When I did locate him in the final stages of a terminal illness, I thought that it took sickness to bring down a frame that had stood up to struggle on all fronts, the harsh economic times that all workers went through and the demands and impacts of road running.
Seaton was literally and figuratively a road warrior, engaged in political, economic and community fronts in Cedros, Claxton Bay, San Juan, Chaguanas, Rio Claro...
Seaton made his mark organising road races, Carnival celebrations, working in the Red Cross, scouts...wherever he ended up he stood out. Seaton never "retired". Yes he drew a pension from T.C.L. but he never sat at home.
The problem was that the discipline he developed in the OWTU, the Committee for Labour Solidarity and NAMOTI never left him. He would often say that the training he acquired in the Blue Shirt army made it difficult for him to return to "civilian life".
Many times he would tell me that he was on the verge of being thrown off all these committees he served on because of the standards he held them to. Their problem was that he was bringing a style and efficiency they lacked and had not seen before. They had to weigh the value he added against the price of throwing him out. None ever did.
Our late comrade, Ram Ramharack would say that it was a good thing Seaton was too short to be a police officer, back when there was a minimum height required. Ram would say that Seaton would have made a "bad police".
His career in road running probably illustrates how committed and capable the comrade was. The Butler 20k started in 1982. The following year, without much, if any competitive experience, he completed what is the most gruelling half marathon in the country. He was probably already fifty.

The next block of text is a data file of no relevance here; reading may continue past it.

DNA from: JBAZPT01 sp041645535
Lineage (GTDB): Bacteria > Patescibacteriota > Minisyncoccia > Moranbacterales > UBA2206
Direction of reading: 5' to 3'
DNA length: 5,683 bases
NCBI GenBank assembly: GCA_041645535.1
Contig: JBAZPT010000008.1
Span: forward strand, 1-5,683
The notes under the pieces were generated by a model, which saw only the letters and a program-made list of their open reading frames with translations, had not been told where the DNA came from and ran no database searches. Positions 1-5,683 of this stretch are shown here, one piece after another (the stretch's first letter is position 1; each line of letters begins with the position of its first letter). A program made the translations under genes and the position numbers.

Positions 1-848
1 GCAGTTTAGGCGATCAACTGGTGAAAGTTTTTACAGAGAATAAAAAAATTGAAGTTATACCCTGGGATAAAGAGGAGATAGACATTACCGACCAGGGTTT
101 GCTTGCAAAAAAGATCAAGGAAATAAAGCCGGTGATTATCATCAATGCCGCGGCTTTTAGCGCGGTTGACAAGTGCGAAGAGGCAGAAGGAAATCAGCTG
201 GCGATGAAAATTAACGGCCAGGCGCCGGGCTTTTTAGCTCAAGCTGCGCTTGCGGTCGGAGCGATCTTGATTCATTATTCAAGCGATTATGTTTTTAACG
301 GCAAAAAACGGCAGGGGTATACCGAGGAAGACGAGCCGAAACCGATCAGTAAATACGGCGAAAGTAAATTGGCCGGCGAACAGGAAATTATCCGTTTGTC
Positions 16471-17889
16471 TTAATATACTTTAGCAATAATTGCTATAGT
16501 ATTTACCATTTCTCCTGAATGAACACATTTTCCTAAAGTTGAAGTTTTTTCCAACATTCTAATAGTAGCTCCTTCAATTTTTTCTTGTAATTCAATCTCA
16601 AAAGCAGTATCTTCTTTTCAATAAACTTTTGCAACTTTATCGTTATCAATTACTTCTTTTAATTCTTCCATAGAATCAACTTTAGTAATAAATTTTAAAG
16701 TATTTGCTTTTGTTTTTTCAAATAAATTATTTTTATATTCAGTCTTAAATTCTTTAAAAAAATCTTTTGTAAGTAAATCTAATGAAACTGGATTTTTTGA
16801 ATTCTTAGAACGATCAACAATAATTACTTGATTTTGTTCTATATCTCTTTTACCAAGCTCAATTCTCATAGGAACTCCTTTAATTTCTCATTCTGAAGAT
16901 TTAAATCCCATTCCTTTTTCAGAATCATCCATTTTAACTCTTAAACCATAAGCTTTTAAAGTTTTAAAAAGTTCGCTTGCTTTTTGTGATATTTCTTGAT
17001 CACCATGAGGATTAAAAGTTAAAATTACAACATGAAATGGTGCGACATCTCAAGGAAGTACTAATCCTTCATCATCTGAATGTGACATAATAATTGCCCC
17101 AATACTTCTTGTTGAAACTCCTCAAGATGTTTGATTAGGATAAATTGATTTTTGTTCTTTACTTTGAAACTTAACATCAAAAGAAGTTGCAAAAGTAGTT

The Mosquito Creek is STRAIGHT. There is no way to measure progress. In front looks like behind. No corners, no bends to break the visual monotony. It’s a grind, mentally and physically. Otaheite seems endless miles away. Those days we did not have the level of organisation we developed later on. (The story of the Butler Classics must be told one day). When you reached Fyzabad the hills awaited you.
Seaton said that when he reached Fyzabad an incredulous George Weekes hugged him. I think he repeated the following year.
There is a story around that a younger comrade, much younger and an active athlete helped to prepare Seaton for the event, but himself dropped out, providing endless opportunity for heckling for decades to come. Research in the Vanguard, Hold the Fort and Hansard reveal no record of this unlikely story.
Comrade Seaton worked with me on a community outreach programme, sponsored by NGC. He was the "old” fellah who would be on time and work tirelessly, to the amazement of the younger coaches who were less than half his age. He earned their total respect.
To Comrade Sister Naomi we owe a lot. There is a mystery re: the timeline of the comrade's illness. There are private circumstances to what transpired. Suffice it to say she was instrumental in seeing that in his last days he was moved from a totally unsuitable environment to the Port of Spain General Hospital. This is in addition to the companionship their shared in their lives.
Comrade Seaton had weakened to the point where he was unable to speak much or for long when I visited him. When I indicated that now we had found him, comrades would be visiting him, he said that all he wanted to see was blue shirts.
Let's see them at his send off.